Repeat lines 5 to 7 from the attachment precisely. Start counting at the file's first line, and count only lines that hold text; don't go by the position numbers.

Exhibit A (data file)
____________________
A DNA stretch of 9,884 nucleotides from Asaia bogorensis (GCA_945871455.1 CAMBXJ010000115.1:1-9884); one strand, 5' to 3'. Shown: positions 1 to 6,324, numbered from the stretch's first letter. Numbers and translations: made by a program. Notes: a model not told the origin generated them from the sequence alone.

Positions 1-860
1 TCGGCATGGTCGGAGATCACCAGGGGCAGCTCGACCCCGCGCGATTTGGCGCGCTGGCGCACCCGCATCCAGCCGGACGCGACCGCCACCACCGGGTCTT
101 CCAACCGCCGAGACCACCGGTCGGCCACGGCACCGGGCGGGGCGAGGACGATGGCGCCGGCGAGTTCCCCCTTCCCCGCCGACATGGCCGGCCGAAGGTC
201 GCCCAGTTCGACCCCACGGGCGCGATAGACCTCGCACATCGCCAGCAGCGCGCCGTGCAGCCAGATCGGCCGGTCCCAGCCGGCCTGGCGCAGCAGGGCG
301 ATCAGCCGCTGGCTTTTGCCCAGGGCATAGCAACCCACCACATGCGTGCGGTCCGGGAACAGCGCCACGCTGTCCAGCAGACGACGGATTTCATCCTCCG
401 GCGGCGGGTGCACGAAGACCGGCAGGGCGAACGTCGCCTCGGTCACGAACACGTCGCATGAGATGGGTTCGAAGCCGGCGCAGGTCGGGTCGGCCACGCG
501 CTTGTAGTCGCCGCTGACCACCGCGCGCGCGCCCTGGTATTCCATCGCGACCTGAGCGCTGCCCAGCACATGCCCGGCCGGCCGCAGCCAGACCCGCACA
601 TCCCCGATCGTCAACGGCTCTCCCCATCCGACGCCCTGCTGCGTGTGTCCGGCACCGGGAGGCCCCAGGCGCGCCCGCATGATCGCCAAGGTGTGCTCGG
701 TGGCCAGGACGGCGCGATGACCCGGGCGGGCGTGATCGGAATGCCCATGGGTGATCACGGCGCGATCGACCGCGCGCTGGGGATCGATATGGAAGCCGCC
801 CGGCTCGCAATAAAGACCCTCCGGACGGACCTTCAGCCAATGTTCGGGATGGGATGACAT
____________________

201 GCCCAGTTCGACCCCACGGGCGCGATAGACCTCGCACATCGCCAGCAGCGCGCCGTGCAGCCAGATCGGCCGGTCCCAGCCGGCCTGGCGCAGCAGGGCG
301 ATCAGCCGCTGGCTTTTGCCCAGGGCATAGCAACCCACCACATGCGTGCGGTCCGGGAACAGCGCCACGCTGTCCAGCAGACGACGGATTTCATCCTCCG
401 GCGGCGGGTGCACGAAGACCGGCAGGGCGAACGTCGCCTCGGTCACGAACACGTCGCATGAGATGGGTTCGAAGCCGGCGCAGGTCGGGTCGGCCACGCG